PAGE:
Monique Lafontaine to the annual conference of the Ontario Association of Broadcasters

Speech

October 19, 2022

Monique Lafontaine, Commissioner for Ontario
Canadian Radio-television and Telecommunications Commission (CRTC)

Check against delivery

Thank you very much for the kind introduction.

I would like to begin my address today by acknowledging that we’re gathered on the traditional territory of the Mississaugas of the Credit First Nation, the Haudenosaunee Confederacy, the Huron-Wendat and Wyandot Nations. I would also like to acknowledge the many Indigenous communities located throughout our vast province. I pay respect to these Nations and to their Elders.

OAB and the Canadian broadcasting sector

I’m delighted to participate in the OAB’s first in-person conference since 2019. Thank you to Val Skivington and to the OAB for the gracious invitation. I would also like to congratulate all of the exceptional award nominees who are being celebrated here today.

It is a privilege to be among so many broadcasters who provide an essential service to Canadians. Since we last met three years ago, you ensured that your stations remained on air during periods of great uncertainty, you maintained a strong presence in your local communities, and you remained committed to broadcasting informative and engaging – and in some cases life-saving – content throughout.

Indeed, radio and TV continue to be important ways for vital information to be shared quickly and effectively with Canadians.

Changing digital landscape

Despite broadcasters rising to the occasion during periods of crisis, the Commission is aware that the last twenty months have not been easy for many OAB members. While data suggests that a recovery may well be underway, it also shows that revenues and audience numbers continue to pose certain challenges. This year’s Connection 2022 conference helps shed light on how industry participants might address these challenges. As always, the OAB is providing its members with highly relevant information about current and emerging media trends, along with the latest best practices.

I salute the conference organizers for putting together such a timely and robust program.

As a regulator, the CRTC’s objective is to ensure that we have an accessible, world-class communications system that keeps pace with evolving technologies and enriches the lives of all Canadians. With the rapid rise of digital technologies and the changing ways that Canadians consume content, broadcast regulation must also evolve.

To that end, I would like to discuss three CRTC initiatives that may be of particular interest to OAB members.

Commercial radio policy

First, the CRTC launched a review of its commercial radio policy two years ago. Key questions considered in that proceeding were: a) How can we establish a flexible policy for Canada’s radio industry? b) How can we ensure that Canadian musical artists are best supported? and c) How can our policy help ensure the broadcast of diverse, relevant and quality programming on commercial radio?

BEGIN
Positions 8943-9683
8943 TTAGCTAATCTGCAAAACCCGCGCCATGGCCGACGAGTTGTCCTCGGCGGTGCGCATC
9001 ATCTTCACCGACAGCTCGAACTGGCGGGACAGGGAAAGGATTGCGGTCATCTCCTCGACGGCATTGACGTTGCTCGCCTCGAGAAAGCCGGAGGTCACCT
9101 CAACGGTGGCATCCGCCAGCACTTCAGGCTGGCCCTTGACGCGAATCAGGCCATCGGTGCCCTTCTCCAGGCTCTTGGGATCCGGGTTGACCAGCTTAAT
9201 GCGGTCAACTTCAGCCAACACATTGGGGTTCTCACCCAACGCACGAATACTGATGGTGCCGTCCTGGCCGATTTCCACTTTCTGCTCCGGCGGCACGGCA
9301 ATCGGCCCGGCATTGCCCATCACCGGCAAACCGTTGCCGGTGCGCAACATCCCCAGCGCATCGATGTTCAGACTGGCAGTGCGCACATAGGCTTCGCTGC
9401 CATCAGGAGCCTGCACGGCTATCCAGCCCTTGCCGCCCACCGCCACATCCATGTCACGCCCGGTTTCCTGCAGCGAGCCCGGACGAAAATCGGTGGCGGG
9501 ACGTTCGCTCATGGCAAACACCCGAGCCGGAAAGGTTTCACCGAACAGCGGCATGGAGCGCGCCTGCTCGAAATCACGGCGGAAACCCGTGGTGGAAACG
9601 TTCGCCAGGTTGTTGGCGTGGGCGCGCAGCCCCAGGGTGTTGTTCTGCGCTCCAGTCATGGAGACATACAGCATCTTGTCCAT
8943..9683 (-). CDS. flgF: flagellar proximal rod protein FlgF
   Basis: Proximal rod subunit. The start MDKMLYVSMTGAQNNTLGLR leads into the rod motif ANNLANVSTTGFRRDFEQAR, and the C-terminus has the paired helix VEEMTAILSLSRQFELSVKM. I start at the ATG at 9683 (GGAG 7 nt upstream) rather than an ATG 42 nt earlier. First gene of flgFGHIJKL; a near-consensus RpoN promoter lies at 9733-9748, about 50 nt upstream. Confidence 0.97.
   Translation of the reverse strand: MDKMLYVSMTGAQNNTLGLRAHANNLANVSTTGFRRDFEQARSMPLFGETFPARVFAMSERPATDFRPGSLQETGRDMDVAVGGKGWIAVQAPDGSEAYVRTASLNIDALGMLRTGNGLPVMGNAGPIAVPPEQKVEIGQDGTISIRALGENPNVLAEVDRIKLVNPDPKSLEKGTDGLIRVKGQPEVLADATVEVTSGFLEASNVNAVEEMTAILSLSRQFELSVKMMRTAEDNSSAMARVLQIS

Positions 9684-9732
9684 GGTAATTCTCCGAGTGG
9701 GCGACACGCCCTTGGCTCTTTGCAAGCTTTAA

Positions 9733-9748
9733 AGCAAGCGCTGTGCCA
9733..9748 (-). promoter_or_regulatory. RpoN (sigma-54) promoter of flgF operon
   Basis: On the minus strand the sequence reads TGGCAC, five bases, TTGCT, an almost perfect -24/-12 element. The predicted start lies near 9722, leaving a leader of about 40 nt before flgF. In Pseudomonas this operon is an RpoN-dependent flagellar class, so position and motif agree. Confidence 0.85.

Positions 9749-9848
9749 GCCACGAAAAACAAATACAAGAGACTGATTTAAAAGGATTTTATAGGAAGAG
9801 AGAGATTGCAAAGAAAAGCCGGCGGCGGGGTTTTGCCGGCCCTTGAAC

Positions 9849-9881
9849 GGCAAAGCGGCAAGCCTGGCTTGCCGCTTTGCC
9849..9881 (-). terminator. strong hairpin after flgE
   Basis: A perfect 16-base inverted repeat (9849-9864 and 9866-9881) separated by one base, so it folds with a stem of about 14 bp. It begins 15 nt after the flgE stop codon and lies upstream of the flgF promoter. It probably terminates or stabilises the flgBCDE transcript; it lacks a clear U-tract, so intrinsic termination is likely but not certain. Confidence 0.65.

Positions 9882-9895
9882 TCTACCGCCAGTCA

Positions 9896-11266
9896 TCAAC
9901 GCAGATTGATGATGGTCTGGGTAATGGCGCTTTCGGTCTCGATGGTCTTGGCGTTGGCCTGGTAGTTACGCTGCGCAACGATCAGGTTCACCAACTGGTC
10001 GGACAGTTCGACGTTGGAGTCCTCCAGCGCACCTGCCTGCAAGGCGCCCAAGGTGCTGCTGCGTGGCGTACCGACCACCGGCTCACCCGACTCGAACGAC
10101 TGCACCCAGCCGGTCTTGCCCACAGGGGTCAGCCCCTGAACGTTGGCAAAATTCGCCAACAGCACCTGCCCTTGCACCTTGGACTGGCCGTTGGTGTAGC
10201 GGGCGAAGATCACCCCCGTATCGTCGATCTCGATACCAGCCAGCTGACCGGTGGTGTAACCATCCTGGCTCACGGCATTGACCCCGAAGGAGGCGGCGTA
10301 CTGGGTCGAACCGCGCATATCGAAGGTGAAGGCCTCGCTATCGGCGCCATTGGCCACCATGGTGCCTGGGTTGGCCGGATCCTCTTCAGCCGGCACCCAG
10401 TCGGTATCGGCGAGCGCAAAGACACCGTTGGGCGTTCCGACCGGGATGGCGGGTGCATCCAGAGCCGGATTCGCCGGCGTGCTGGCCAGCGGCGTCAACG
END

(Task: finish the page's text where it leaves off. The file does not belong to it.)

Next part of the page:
While that proceeding is still ongoing, a new commercial radio policy will be published in the coming months. I hope you will find that this policy balances the various interests of the sector and addresses these three important questions.

Public participation in CRTC proceedings

Second, I would like to discuss public participation in CRTC proceedings.

The CRTC very much appreciates the input of OAB members in policy reviews such as the commercial radio review. Prior to joining the Commission, I worked as a communications lawyer for the better part of twenty years. I wrote many applications and broadcast policy briefs to the CRTC.

Now as an adjudicator and decision-maker, I can see how important it is for stakeholders to make their views known to the Commission. Indeed, it is critical that the Commission hear from a broad range of stakeholders, including radio and television broadcasters, when considering applications and establishing new public policy.

I urge you to continue to participate in CRTC proceedings, either on your own or through the industry associations with which you are affiliated.

Database

Finally, the CRTC continues to work on a digital reporting project that intends to make life a little easier for OAB members. One of the ideas put forward in the CRTC’s Harnessing Change Report was a digital monitoring system for radio. We are, therefore, working with partners in the industry, such as SOCAN and software developers, to create a practical industry tool that can be readily adapted to the ever-changing digital environment. The project will also facilitate digital reporting by radio broadcasters.

This is a complex project with many challenges, but we’ve made good progress through our initial tests. Ultimately, this initiative will help to reduce the administrative and regulatory burdens on both the radio industry and the CRTC.

More information about these initiatives is sure to follow.

In recent years, the pace of technological change has accelerated. Radio, television and other media industries, along with regulators such as the CRTC must adapt. To do so, we must continue to learn, to cooperate, and to share insights and information. The OAB conference provides a valuable opportunity for this work to be done.

Thank you for your attention. I wish you all a productive, enjoyable and inspirational conference.

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